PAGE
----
Brain surgery boost for children with severe epilepsy
Epileptic seizures are a frightening experience for anyone, but particularly for children who cannot control their seizures with medication.
For these children, and their parents, life can often be difficult and unpredictable.
However, if a particular part of the brain can be pinpointed as the cause of the seizures, brain surgery can be an effective treatment.
Great Ormond Street Hospital in London is currently the main centre in the UK for this type of specialised surgery, but Bristol, Manchester/Liverpool and Birmingham are set to develop similar expertise later this year.
As a result, doctors say they will be able to treat three times as many children with drug-resistant epilepsy in England and Wales - from 125 to around 350 each year by 2015-2016.
Rachel, from Essex, was nearly eight years old when surgeons at Great Ormond Street removed a piece of malformed tissue on the right-hand side of her brain.
Rachel and her family had spent years experimenting with different drugs, trying to control her sudden and distressing seizures which left her physically drained, reclusive and withdrawn.
Her father Nick says it was a relief when doctors said they had identified the root cause of the problem.
"We thought it was amazing. We finally thought we had a way out of it all.
"The surgeons offered us a 70-80% success rate. They set out the risks for us but they were confident, they said 'we can fix this'."
Around 60,000 children in the UK have epilepsy.
While most children with epilepsy enjoy full and active lives, around one-third do not respond to medication and continue to experience seizures.
This can have a major impact on family life, as Rachel's father recalls.
"At the height of it, my wife couldn't go further than 15 minutes from school in case Rachel had a seizure and needed to be sedated or taken home. Even going to the shops became an exercise requiring almost military precision planning," Nick says.
"We had paramedics out to house on numerous occasions, some we even got to know by name. We even got trained in how to administer emergency medication for extreme seizure episodes."
For Rachel it meant that she could be walking along and blank out suddenly, her muscles contorting, arms and legs going rigid, eyes going up into her head.
"It was like she went into shutdown mode," her father remembers.
"She was constantly tired, had no life or energy in her from the combined effect of the medication and the impact of the seizures. She was always picking up bruises and scrapes from where she would fall or hit something when she had a seizure. It was a living nightmare."
Professor Helen Cross, an expert in epilepsy surgery from University College London's Institute of Child Health and Great Ormond Street Hospital, says there are many different types of seizures.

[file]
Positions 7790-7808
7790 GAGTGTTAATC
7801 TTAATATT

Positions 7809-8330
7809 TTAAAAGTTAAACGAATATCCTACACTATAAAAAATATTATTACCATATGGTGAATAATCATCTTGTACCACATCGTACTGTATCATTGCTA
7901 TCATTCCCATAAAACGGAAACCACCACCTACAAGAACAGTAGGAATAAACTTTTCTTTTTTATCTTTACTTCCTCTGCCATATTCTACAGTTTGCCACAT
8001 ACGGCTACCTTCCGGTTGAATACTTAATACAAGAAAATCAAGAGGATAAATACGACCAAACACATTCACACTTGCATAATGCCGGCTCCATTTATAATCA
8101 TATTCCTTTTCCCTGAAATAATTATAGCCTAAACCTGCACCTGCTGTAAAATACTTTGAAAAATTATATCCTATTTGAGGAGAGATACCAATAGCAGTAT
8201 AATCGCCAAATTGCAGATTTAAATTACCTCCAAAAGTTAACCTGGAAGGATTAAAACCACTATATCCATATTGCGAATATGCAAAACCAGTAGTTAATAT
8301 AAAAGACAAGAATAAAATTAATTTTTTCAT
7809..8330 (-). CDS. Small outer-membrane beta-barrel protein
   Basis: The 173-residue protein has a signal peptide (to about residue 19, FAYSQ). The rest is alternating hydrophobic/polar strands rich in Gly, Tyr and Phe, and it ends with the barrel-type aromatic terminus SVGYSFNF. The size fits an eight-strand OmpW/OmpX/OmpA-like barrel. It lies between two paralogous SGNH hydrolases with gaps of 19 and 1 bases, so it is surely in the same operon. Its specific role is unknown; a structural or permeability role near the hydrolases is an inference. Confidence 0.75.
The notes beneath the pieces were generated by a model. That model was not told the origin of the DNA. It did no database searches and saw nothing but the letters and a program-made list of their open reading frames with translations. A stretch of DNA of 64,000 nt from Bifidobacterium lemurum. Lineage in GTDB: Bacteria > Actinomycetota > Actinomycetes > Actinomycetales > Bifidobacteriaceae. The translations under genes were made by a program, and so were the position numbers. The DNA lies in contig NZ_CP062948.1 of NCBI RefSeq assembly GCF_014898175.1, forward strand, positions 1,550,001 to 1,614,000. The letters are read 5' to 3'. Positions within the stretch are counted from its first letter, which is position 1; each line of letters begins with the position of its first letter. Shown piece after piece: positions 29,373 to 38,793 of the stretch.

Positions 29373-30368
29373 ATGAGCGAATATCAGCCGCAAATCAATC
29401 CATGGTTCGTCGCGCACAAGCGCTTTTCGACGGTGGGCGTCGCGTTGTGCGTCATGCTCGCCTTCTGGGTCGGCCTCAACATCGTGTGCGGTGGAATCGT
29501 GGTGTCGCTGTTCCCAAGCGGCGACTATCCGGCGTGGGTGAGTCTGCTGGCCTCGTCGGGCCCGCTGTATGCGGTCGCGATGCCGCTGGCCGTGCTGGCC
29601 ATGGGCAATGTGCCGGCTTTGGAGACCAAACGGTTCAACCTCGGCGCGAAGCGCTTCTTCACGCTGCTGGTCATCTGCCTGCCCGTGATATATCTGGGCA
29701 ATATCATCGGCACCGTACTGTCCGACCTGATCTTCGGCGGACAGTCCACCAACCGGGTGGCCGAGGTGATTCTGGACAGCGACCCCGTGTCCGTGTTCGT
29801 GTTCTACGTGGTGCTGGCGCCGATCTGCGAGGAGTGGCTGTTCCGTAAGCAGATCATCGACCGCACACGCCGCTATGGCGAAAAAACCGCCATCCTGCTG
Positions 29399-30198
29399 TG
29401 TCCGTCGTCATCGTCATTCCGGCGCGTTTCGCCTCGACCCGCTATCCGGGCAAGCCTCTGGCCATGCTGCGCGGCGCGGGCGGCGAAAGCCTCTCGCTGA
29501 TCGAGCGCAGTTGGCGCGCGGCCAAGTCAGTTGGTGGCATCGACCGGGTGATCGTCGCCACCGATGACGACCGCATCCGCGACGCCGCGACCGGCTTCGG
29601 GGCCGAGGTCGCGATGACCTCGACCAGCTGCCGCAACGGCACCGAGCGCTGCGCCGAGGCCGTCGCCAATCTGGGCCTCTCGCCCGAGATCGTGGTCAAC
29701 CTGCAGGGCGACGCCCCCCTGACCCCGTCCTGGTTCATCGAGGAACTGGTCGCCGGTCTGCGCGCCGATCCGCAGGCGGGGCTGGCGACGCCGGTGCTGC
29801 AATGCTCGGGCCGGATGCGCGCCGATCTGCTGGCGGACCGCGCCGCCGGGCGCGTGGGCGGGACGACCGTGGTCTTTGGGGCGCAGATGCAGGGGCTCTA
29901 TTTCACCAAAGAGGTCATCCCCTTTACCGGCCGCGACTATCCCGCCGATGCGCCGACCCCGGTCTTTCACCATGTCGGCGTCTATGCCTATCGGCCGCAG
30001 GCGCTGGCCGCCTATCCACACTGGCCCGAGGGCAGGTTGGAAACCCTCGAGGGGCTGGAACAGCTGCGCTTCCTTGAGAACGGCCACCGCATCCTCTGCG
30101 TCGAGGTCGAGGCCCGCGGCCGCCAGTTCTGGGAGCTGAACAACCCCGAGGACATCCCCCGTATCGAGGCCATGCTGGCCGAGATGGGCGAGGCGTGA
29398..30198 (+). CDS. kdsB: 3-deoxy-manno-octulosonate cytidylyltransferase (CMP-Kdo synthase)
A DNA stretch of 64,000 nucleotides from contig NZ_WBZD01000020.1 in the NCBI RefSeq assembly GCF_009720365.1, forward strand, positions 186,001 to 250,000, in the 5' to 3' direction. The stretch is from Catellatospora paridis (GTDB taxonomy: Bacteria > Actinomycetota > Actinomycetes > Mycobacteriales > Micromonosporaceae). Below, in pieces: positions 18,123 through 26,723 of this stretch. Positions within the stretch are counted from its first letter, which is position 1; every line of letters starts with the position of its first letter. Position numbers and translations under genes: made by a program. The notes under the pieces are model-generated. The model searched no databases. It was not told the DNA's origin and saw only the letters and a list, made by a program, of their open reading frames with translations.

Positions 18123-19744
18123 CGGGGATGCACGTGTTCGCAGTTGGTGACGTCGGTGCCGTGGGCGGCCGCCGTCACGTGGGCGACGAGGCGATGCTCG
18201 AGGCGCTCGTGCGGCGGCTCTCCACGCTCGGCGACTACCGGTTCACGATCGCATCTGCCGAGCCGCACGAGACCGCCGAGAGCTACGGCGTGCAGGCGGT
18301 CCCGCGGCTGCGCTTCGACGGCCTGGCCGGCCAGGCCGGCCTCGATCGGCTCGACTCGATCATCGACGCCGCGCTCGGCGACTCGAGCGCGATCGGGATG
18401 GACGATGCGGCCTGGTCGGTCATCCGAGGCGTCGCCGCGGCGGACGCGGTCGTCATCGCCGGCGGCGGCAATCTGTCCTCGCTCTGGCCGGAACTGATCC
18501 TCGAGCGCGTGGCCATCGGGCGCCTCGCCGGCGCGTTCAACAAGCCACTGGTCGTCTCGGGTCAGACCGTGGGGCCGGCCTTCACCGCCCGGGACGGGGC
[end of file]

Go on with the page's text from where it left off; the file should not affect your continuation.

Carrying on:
"Epilepsy isn't one condition and a person may have more than one type of seizure.
"Those suitable for surgery will have failed on at least two drugs and when we evaluate them, we should see that the seizures are coming from one small bit of the brain."
And what are the risks of surgery on the brain?
"Surgery carries low risk. We wouldn't offer it if it were not going to be of benefit."
But Prof Cross acknowledges that some clinicians still see surgery as a last resort.
"Some feel that surgery is going to lead to more problems - but each individual is different.
"If they know the child is going to be resistant to drugs quite quickly then the earlier we do the surgery the better the outcome.
"That's better than finding out 10 years down the line that surgery could have been an option."
Simon Wigglesworth, chief executive of Epilepsy Action, says there is strong evidence that brain surgery can transform lives.
"IQ and education ability are improved by surgery, and there is evidence that the earlier it's done the better the cognitive outcomes.
"Seizures are horrible things. Surgery can allow children to go into adulthood free of seizures, able to drive, get a job and lead a normal life."
In her early years, Rachel couldn't keep up with her peers and missed out on a lot of school learning and activities, such was the impact of her condition and the medication.
Looking back, her family remembers her being depressed and wanting to sleep all the time.
Since the surgery, in February 2010, Rachel's life has totally transformed.
"It was like she had a personality transplant," Nick says.
"Now she has energy, she's smiling and laughing. The lights are back on in her eyes."
After the surgery Rachel was home within a week. The hospital said they thought she would be back at school in a couple of months but in fact she returned to school within a month.
"She's made up a lot of ground at school, she loves science, history, art, she has a very creative side that we never saw pre-surgery. The teachers are blown away by her," says Nick.
"She now does all the things she liked to do but couldn't always do because of her condition. She rides horses, swims every week and did a mile at Easter.
"To our family, friends and people who know us, it's the closest thing to a modern miracle. We can now start to lead a normal life."